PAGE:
It’s been years since the latest owner of Atlantic Station, Hines, unveiled plans for a collection of new office buildings, and the time is now right for development to begin, Hines officials have indicated.
But the two new office buildings are far from the only major projects planned at Atlantic Station in coming years. Changes could impact the function, look, and overall feel of the district, which is nearing its 15th birthday and isn’t close to being finished.
Plans revealed last week by Hines highlight great potential in the neighborhood between booming Midtown and West Midtown, which is slated to see a range of new projects launch in 2018.
In addition to the timber-framed, loft-style T3 office building on 17th Street and the proposed Atlantic Yards office development alongside the Connector, a new apartment development at the northern end of the district and a new hotel are planned. This summer, construction should begin on a 360-unit residential development by AMLI. Slated to open in 2020, the apartment project is anticipated to fetch some of the highest rental prices in the city, per Hines. The 10-story development would rise at the corner of 19th and Market Streets, along the exit ramp from the Connector, featuring 25,000 square feet of ground-floor retail.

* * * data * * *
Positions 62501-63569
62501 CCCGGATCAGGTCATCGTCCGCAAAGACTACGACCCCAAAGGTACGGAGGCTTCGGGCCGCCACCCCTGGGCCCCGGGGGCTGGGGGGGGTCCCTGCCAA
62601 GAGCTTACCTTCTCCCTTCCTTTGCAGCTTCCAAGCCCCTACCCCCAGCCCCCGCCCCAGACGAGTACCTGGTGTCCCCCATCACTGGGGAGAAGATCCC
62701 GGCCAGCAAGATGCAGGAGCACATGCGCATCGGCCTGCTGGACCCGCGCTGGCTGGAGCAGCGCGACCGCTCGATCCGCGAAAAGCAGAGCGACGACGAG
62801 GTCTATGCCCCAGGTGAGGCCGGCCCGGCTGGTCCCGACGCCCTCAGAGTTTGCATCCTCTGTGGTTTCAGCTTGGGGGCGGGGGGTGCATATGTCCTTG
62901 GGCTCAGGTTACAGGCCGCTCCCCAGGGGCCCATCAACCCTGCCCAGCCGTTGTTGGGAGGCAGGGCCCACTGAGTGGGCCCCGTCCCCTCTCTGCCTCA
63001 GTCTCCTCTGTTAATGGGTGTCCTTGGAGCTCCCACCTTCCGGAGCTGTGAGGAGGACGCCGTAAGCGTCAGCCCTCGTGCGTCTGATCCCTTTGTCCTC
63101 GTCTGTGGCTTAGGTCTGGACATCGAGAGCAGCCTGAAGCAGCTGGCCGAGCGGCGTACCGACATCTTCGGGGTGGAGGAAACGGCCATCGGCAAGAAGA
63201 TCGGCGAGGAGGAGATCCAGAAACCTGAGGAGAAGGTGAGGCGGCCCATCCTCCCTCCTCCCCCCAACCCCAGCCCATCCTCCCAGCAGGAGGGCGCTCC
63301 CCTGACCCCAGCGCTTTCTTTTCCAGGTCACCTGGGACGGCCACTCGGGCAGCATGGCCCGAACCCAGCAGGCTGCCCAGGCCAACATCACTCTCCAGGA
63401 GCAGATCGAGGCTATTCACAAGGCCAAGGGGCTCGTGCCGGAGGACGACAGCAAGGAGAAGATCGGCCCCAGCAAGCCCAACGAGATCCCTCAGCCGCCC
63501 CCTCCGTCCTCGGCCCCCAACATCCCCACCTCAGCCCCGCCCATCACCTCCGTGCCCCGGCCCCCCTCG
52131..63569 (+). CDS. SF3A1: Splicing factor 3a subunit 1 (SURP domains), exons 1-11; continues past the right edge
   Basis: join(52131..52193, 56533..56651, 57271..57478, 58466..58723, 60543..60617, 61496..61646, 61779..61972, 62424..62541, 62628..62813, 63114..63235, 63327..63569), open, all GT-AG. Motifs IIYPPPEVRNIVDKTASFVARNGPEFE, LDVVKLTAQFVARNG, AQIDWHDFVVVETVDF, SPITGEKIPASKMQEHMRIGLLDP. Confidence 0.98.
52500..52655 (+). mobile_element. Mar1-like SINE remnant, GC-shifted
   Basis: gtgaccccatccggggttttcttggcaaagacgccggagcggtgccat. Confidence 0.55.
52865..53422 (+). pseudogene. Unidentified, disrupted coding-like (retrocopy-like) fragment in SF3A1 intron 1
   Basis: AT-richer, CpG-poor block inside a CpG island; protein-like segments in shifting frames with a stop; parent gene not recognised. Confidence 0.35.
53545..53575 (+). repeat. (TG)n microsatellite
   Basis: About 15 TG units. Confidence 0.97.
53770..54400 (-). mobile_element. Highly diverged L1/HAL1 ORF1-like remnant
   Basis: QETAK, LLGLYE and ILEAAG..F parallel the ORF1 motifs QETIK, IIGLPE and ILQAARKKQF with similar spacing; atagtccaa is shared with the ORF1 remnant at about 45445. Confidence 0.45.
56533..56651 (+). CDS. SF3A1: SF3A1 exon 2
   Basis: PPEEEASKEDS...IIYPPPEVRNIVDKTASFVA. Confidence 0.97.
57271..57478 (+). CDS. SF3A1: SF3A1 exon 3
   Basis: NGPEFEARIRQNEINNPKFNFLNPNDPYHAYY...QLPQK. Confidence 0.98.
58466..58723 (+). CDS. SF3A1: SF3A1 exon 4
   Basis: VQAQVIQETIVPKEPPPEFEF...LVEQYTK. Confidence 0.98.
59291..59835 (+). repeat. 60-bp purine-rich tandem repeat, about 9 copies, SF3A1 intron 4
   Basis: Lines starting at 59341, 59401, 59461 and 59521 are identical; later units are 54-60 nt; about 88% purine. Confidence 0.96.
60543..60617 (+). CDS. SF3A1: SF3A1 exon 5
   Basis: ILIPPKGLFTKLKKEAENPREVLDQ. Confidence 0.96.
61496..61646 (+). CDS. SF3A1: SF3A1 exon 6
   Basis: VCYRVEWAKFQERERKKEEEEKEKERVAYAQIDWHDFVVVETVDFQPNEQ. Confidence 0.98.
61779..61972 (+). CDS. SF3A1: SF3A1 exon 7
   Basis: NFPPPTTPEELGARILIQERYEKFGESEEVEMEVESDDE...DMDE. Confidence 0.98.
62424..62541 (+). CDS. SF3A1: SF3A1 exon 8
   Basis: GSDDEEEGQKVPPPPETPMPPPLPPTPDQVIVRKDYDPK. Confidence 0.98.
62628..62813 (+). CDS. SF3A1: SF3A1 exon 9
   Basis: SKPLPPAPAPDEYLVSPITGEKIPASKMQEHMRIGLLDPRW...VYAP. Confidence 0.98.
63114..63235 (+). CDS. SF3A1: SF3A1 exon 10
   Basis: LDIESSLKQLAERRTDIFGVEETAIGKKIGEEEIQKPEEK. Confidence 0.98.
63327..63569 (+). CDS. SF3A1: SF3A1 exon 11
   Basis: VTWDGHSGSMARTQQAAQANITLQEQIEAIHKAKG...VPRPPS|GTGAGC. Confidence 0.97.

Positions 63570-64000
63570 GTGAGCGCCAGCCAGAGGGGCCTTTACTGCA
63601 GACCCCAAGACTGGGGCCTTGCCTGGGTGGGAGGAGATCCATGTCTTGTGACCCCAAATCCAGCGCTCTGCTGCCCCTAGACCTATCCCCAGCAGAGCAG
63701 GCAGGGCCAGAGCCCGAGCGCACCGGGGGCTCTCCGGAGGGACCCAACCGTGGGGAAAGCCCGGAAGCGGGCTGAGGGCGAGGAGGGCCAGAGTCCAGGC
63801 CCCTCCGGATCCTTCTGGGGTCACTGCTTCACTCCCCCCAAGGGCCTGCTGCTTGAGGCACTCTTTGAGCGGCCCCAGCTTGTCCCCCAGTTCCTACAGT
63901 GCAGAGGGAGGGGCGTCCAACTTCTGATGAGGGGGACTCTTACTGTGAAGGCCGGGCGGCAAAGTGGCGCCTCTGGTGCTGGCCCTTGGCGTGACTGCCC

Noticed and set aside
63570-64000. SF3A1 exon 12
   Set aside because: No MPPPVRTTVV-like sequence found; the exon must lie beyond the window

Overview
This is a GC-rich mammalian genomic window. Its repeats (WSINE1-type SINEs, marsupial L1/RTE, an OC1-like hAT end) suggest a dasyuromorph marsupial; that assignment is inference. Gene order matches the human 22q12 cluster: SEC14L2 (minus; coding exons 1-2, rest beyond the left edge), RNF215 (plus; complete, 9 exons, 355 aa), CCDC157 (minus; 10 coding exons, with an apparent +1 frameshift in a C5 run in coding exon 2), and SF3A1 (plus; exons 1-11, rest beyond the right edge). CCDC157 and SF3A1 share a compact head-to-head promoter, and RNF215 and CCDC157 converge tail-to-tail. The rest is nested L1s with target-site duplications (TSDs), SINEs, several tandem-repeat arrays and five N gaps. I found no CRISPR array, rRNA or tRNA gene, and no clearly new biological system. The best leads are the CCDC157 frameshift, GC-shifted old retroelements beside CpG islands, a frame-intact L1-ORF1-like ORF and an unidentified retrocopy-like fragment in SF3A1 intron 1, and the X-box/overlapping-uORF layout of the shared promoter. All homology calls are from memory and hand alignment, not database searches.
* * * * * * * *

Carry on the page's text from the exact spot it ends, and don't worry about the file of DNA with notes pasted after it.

Also slated to open in 2020 is a new Embassy Suites Hotel, planned at the corner of 17th and State streets. The hotel would rise adjacent to The Atlantic condos, across the street from the existing Twelve Hotel. In addition to 120 hotel rooms, the development would feature a “high-end steakhouse” facing 17th Street, per plans.
Beyond new buildings, public greenspaces and existing street retail throughout the neighborhood are destined for major changes.
Renovations will create more open space (say so long to the former Strip steakhouse and possibly the former Rosa Mexicano buildings) and better unite revamped retail spaces with the street as new retailers move in. Expect a spruced-up H&M and new dining options, too.
Eventually, plans call for every block of the master-planned project to be developed, but don’t expect final build-out for several more years.